7 And they said to one another, "Come, let us cast lots, that we may know on whose account this evil has come upon us." So they cast lots, and the lot fell on Jonah. 8 Then they said to him, "Tell us on whose account this evil has come upon us. What is your occupation? And where do you come from? What is your country? And of what people are you?" 9 And he said to them, "I am a Hebrew, and I fear the Lord, the God of heaven, who made the sea and the dry land." 10 Then the men were exceedingly afraid and said to him, "What is this that you have done!" For the men knew that he was fleeing from the presence of the Lord, because he had told them. (Jonah 1:7-10).

The sailors' decision to cast lots was a common means of seeking divination The most common method was a couple of stones with a side painted dark and a side painted a lighter color. If the two light sides landed up, it was interpreted yes, and if the two dark sides landed up, it meant no. God uses their method for His will. The lots fall on Jonah and in the sailor’s inquisition, Jonah reveals to them his identity and why the storm has become a threat to them and their ship.

God is everywhere. However, He does not want you to reach out for Him everywhere but only in the Word. Reach out for it and you will grasp Him aright. Otherwise, you are tempting God and setting up idolatry. That is why He has established a certain method for us. This teaches us how and where we are to look for Him and find Him, namely, in the Word. - Martin Luther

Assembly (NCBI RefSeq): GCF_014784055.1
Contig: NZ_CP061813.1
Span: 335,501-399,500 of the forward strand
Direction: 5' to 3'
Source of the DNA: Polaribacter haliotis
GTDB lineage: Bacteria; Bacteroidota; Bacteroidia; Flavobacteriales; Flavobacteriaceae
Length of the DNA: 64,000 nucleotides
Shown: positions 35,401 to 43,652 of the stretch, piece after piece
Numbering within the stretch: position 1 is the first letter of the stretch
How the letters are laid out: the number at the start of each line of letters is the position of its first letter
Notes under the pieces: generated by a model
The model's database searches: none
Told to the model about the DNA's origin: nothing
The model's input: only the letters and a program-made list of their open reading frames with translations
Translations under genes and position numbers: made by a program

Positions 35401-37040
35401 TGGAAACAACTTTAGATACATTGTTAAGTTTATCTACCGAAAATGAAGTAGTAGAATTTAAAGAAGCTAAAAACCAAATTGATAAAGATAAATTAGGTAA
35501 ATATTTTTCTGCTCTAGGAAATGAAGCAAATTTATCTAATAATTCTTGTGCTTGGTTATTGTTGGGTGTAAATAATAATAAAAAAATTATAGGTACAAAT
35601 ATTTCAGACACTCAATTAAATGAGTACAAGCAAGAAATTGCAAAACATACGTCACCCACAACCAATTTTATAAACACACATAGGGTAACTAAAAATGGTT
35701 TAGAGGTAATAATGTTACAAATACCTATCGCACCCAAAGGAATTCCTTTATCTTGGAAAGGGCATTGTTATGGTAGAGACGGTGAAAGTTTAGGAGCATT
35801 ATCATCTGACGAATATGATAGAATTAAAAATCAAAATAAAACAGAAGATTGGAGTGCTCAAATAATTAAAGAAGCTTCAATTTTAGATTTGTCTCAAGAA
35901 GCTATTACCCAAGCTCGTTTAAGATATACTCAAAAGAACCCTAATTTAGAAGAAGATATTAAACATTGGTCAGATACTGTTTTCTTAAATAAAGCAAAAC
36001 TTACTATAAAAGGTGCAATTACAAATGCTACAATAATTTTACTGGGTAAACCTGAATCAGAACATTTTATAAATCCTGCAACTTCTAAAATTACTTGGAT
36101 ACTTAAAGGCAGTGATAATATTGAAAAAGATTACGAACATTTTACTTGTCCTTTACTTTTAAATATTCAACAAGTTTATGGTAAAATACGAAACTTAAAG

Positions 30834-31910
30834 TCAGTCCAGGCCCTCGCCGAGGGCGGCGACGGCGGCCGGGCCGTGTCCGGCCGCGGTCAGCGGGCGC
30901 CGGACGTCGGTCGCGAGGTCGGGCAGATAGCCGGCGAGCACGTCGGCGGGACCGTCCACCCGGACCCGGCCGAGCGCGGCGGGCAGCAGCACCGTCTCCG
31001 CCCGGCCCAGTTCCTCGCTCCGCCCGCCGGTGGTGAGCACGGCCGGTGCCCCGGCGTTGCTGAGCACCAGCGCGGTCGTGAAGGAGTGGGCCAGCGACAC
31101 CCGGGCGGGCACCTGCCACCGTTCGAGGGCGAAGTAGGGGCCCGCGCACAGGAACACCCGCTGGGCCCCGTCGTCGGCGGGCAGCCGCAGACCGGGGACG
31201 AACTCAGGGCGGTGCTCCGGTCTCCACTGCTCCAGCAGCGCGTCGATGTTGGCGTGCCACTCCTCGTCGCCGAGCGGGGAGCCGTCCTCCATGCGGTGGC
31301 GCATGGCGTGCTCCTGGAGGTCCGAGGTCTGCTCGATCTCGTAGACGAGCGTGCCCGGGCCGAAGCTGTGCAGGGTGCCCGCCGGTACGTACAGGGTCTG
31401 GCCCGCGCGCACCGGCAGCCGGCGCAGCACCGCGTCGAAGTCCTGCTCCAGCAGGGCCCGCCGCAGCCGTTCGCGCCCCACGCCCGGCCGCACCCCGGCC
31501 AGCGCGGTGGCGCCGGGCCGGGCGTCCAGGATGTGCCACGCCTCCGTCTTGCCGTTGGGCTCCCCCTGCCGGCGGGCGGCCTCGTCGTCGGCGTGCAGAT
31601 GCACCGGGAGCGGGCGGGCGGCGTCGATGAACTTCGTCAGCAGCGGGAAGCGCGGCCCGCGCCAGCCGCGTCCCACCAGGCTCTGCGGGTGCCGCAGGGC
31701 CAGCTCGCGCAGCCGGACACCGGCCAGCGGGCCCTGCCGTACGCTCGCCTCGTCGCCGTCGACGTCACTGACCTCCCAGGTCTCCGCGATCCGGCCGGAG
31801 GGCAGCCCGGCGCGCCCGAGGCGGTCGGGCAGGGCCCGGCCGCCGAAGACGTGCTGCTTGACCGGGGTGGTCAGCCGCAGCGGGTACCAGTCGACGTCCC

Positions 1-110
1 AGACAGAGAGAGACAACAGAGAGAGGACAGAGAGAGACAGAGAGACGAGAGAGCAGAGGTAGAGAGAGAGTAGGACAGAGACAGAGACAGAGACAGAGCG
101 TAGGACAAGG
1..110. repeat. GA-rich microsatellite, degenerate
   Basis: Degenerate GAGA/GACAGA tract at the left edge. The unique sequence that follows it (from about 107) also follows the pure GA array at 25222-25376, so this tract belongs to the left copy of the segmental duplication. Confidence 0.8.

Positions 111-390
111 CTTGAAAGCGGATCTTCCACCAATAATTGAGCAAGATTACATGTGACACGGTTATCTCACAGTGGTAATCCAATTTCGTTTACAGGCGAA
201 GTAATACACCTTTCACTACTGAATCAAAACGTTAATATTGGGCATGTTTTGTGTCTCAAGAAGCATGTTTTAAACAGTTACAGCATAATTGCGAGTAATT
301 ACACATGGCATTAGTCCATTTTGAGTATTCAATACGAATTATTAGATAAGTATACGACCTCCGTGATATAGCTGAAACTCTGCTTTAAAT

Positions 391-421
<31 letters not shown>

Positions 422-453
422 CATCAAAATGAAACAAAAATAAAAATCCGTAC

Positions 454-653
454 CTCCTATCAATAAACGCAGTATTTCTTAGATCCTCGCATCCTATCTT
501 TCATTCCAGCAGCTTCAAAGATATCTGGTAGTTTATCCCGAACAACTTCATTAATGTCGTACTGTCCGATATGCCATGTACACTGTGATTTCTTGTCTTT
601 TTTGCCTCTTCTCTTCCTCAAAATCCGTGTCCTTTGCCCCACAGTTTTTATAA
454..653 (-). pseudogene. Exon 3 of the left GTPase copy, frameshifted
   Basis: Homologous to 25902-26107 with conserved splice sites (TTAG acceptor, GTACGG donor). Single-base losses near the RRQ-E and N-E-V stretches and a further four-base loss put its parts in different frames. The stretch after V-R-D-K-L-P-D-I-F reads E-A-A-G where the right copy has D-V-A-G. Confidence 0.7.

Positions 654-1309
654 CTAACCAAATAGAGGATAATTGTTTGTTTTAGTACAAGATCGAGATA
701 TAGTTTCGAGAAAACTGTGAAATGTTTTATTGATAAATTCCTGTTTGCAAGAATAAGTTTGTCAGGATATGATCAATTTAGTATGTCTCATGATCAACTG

We all have idols before we come to Christ. By idols I mean the works to which we run rather than running to the Father alone. Works that tire us out and do not change the storms we find ourselves. We erect idols. Things that are immovable in our lives. Career goals, money, pride, unforgiveness, achievement, relationships. You can fill in the blank. You know them. You protect them with a bodyguard of lies. You will even use God to justify what you know you need to repent.

Like Jonah, the thing you need to do most in the midst of the storm is surrender it all back to God. Surrender the control, the pride, the fear. You are not in control. He is. We want to be in control. We know if we can make it to Tarshish, we'll be scott-free. God wants you to turn around and His direction.

III.Jesus is Lord of the Storm

11 Then they said to him, "What shall we do to you, that the sea may quiet down for us?" For the sea grew more and more tempestuous. 12 He said to them, "Pick me up and hurl me into the sea; then the sea will quiet down for you, for I know it is because of me that this great tempest has come upon you." 13 Nevertheless, the men rowed hard to get back to dry land, but they could not, for the sea grew more and more tempestuous against them. 14 Therefore they called out to the Lord, "O Lord, let us not perish for this man's life, and lay not on us innocent blood, for you, O Lord, have done as it pleased you." 15 So they picked up Jonah and hurled him into the sea, and the sea ceased from its raging. 16 Then the men feared the Lord exceedingly, and they offered a sacrifice to the Lord and made vows. (Jonah 1:11-16)